A Trump aide with a Russian background and ties to Russian business is being removed from his position, as multiple investigations into Russian interference in the election heat up.
Boris Epshteyn, a special assistant to the president with ties to Russian business who coordinates media appearances of Trump surrogates to defend the administration, is being pushed out of his position as multiple investigations into the Trump-Russia axis before the 2016 election continue.
The sudden removal of Epshteyn, one of Donald Trump's most vocal advocates for Russia, comes days after FBI Director James Comey confirmed the existence of an ongoing investigation into ties between Russia and the Trump campaign. This latest revelation is in addition to multiple congressional inquiries already underway — with varying levels of Republican cooperation — into the Trump-Russia connection.
Epshteyn was born in Russia, and before joining the Trump presidential campaign, he moderated a 2013 panel in New York City called "Invest in Moscow!" Epshteyn was joined on that panel by several officials from Moscow's city government, including Sergey Cheremin, the minister in charge of international economic relations for Moscow.
Like Russian President Vladimir Putin, Epshteyn has falsely claimed that Russia did not annex the Crimean territory of Ukraine, declaring, during a 2016 appearance on CNN, "There was no seizure by Russia." For months, Trump downplayed the annexation of Crimea, even as the rest of the world had long since condemned the action. The United Nations has officially condemned Russia for its hostile action, and President Obama criticized the action and said Putin had used "dark tactics" to subvert Ukrainian sovereignty.
In addition to his advocacy for Russian business and defense of Russian policies, Epshteyn has been described by multiple sources at all three cable news networks as someone who "terrorizes" other guests and hosts in the green rooms of those networks. He reportedly threatened to pull Trump officials from Fox News after a contentious appearance when anchor Bill Hemmer asked him for details on Trump's Muslim ban.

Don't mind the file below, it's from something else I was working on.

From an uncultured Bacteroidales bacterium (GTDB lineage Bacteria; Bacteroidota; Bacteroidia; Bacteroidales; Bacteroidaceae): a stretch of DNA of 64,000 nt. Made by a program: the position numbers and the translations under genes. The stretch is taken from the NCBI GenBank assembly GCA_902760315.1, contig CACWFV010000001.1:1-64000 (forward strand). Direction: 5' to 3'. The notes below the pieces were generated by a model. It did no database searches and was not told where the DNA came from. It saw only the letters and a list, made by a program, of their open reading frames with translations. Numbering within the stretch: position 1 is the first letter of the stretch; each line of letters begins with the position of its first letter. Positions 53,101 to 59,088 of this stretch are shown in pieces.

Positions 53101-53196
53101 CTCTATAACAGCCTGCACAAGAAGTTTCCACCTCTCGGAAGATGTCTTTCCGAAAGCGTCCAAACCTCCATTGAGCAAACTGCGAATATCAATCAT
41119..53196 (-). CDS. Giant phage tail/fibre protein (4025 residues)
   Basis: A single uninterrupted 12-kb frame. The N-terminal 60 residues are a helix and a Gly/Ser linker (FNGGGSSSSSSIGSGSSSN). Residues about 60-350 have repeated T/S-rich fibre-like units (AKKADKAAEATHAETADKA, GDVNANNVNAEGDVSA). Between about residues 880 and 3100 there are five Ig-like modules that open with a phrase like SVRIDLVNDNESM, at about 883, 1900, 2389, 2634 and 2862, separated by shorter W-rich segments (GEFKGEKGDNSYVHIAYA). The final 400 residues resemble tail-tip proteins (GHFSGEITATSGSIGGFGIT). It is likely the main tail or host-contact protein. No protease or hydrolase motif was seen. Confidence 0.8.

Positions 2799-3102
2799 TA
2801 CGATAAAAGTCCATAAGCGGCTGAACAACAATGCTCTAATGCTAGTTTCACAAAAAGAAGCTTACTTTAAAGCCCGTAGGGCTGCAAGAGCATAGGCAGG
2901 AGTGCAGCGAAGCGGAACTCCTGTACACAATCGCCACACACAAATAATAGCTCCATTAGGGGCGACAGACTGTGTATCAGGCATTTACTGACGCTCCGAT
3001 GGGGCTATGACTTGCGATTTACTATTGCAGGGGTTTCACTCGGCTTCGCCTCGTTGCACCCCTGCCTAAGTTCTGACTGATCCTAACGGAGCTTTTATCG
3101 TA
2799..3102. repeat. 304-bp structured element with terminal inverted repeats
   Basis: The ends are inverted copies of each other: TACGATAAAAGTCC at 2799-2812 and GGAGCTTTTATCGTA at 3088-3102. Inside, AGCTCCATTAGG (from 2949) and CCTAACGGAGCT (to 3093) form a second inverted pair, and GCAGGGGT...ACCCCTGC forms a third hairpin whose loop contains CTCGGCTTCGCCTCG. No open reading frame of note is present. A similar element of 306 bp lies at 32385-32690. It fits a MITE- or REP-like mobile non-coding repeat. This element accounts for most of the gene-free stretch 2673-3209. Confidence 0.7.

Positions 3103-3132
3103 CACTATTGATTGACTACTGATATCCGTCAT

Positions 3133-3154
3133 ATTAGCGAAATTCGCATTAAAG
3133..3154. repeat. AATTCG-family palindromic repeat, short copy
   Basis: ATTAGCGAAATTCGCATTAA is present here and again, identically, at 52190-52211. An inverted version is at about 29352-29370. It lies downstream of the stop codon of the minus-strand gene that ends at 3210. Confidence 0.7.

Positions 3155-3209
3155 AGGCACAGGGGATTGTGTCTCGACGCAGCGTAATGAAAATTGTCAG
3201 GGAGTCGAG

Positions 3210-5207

Basil Smikle, chairman of the New York State Democratic Party, said, "Boris suggested affirmative action means that institutions have to lower their standards to let African-Americans in," during a discussion they had before a media appearance.
Multiple people told Politico that Epshteyn complained about how LGBT rights activist Christine Quinn cut her hair short and wore a pantsuit, whining, "Why does she dress like that?"
MSNBC's Joy-Ann Reid said, "He calls women girls, and he has no decorum about how he speaks to people. He's somebody that just makes the room uncomfortable. When he leaves the room, the conversation is, 'I hope he never comes back.' He enjoys making people uncomfortable."
Despite those complaints and a list of other incidents, Trump was fine with having Epshteyn out front as one of the media faces of his political team. The complaints about his abusive and boorish behavior did not result in a demotion or removal.
But as the FBI and Congress began to publicly acknowledge their investigations into Trump and Russia and the ties that bind them, the White House has now decided to remove Epshteyn, a senior aide with extensive Russian ties and affiliations — a move that hints at Trump's increasing concern about his interests and liabilities as investigators are getting closer to the truth about what actually happened in our election.